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ARQCUS Roundtable

February’s ARQCUS roundtable began with Quorum Cyber’s Senior Threat Intelligence Consultant, Jack Alexander, discussing the Quorum Cyber Threat Intelligence Outlook 2024 report. The report provides a high-level, strategic overview regarding developing cyber threats, where they originate from and why, and how they are likely to surface and manifest throughout the calendar year. It also outlines the many national and presidential elections that are taking place throughout 2024 and into 2025, in addition to the Olympic Games in Paris and the second anniversary of Russia invading Ukraine, plus the anniversary of the Hamas attacks in Israel.

Jack highlighted the increasing prevalence of artificial intelligence (AI) in cyber-attacks across all sectors, with targeted phishing attacks and AI-enabled ransomware attacks expected to rise. AI lowers the entry barrier for cybercriminals, making it easier to execute wide-ranging and scalable ransomware attacks.

To counter these threats, he proposed several measures, including effective endpoint detection and response, robust incident response plans, and active brand and credential monitoring. He also emphasised the importance of employee training, especially for new hires, to prevent executive impersonation scams, which are increasing.

Jack also highlighted an increase in hacktivism, particularly since Russia’s invasion of Ukraine, and the exploitation of multi-factor authentication (MFA) fatigue. Furthermore, high-profile organisations in countries supporting Ukraine or Israel are being targeted by hacktivist groups, with distributed denial-of-service (DDoS) attacks being the most common. To mitigate these attacks, he recommended reducing external footprints, implementing web application firewalls, and reassessing conditional access policies.

Rising threats to critical infrastructure

At his first ARQCUS event, David Aucsmith, a former naval officer and scientist in the US intelligence community, and a member of Quorum Cyber’s Strategic Advisory Board, shared insights from his unique career. He predicted that AI will have a significant impact in the cyber security space, with tools like generative AI (GenAI) automating reconnaissance, mapping, and initial exploits in both offensive and defensive cyber operations. “AI doesn’t get bored and it doesn’t slow down, so you’re being hammered by something that works at internet speed and volume,” he said.

David discussed the escalating threats to critical national infrastructure (CNI), citing a recent FBI announcement about China’s multi-year process to infiltrate US supervisory control and data acquisition (SCADA) systems. Anticipating these threats extending beyond the US to other Five Eyes nations, he sees them not targeting governments but the private organisations that are crucial to societal functioning.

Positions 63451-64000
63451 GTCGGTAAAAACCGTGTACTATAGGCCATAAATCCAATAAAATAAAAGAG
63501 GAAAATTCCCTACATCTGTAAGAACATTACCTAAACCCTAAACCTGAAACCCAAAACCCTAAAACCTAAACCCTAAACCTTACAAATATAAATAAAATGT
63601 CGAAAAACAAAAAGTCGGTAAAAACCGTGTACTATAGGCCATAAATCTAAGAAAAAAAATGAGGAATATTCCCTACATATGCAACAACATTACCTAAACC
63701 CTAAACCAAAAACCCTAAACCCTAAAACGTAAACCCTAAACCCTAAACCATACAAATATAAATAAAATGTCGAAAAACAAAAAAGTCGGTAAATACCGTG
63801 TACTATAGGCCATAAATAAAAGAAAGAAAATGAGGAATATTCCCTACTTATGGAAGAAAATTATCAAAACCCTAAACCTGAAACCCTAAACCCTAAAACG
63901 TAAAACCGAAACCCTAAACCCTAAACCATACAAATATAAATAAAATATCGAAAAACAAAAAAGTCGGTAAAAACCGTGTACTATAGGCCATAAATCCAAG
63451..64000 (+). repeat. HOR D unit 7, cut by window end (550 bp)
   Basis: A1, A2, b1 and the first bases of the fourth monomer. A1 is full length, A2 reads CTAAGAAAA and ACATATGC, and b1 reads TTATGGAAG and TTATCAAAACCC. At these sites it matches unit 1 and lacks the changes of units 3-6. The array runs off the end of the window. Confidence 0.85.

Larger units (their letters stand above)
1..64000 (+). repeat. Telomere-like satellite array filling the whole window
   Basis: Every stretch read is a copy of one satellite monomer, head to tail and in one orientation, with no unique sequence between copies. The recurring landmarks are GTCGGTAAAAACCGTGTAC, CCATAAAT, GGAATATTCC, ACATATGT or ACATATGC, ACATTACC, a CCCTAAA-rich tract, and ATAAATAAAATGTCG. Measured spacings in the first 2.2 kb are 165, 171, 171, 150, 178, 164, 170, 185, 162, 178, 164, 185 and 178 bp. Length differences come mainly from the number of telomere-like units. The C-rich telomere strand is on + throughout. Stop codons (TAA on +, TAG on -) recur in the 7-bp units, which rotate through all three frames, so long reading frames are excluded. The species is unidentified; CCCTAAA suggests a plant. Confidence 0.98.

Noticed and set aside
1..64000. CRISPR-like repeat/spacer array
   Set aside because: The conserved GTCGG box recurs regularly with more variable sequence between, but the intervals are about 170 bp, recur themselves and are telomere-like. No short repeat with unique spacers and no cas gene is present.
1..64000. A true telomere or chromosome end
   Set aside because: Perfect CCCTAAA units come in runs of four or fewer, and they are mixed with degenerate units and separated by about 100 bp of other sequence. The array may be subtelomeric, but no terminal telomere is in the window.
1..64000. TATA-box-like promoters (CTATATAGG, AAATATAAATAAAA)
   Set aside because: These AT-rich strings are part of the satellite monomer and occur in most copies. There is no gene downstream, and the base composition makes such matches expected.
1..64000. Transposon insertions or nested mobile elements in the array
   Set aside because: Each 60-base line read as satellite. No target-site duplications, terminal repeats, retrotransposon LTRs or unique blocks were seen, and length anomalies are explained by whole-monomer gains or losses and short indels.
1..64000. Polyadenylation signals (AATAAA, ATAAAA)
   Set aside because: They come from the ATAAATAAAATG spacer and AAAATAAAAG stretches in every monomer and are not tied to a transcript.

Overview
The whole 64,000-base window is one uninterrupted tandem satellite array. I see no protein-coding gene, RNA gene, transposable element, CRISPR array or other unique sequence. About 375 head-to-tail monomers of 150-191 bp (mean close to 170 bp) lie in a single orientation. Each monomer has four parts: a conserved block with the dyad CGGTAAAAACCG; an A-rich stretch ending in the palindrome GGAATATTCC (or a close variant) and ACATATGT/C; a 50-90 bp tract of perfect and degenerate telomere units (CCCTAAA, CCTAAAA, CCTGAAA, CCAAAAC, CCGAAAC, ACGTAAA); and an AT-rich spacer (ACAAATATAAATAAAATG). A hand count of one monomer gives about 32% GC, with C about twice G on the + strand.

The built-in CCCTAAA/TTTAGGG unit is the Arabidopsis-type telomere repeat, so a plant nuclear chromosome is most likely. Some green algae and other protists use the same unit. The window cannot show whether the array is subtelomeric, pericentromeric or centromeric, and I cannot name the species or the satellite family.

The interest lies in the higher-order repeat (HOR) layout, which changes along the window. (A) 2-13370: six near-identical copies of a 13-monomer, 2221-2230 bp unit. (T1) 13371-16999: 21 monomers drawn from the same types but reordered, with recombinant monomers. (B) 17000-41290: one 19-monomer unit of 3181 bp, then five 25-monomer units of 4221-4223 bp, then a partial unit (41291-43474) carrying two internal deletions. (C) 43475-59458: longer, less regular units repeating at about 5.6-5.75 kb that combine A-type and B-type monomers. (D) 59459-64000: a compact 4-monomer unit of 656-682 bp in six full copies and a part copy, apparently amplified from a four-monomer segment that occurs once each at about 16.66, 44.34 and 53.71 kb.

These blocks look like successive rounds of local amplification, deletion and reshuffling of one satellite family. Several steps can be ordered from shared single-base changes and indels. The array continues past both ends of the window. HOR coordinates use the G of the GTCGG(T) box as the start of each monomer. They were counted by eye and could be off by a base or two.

In the roundtable he explained that a deterioration of European relationships, particularly with Russia over Ukraine, would continue, and forecast that cyber-attacks would widen in scope. He emphasised the need to remain vigilant against these evolving threats, including ransomware moving towards remote physical access and sophisticated equipment to breach wireless systems of industrial controllers.

How do organisations prepare for ransomware and requests for ransoms?

Bob Hayes, who spent ten years as a Senior Fellow of the Microsoft Institute for Advanced Technology in Governments, and is Chair of the Quorum Cyber Strategic Advisory Board, contributed to the discussion by focusing on the topic of ransomware, specifically whether or not organisations should pay ransom fees.

He suggested that organisations should have a predetermined plan, including engaging pre-existing relationships with law enforcement or cyber security firms. Such exercises should involve top-level executives in such exercises, he said, as they would be the ones making critical decisions during an actual crisis. Bob highlighted the value of threat-led tabletop exercises, which involve a deep dive into the organisation and its sector to understand who might target them and why. He noted that such exercises have received positive feedback and have helped prepare organisations for real incidents.

“The focus should not only be on the type of attack, but also on how the organisation responds, particularly in terms of communications with stakeholders and the media,” he said. “The ability to plan ahead instead of making decisions in the heat of a crisis is invaluable.”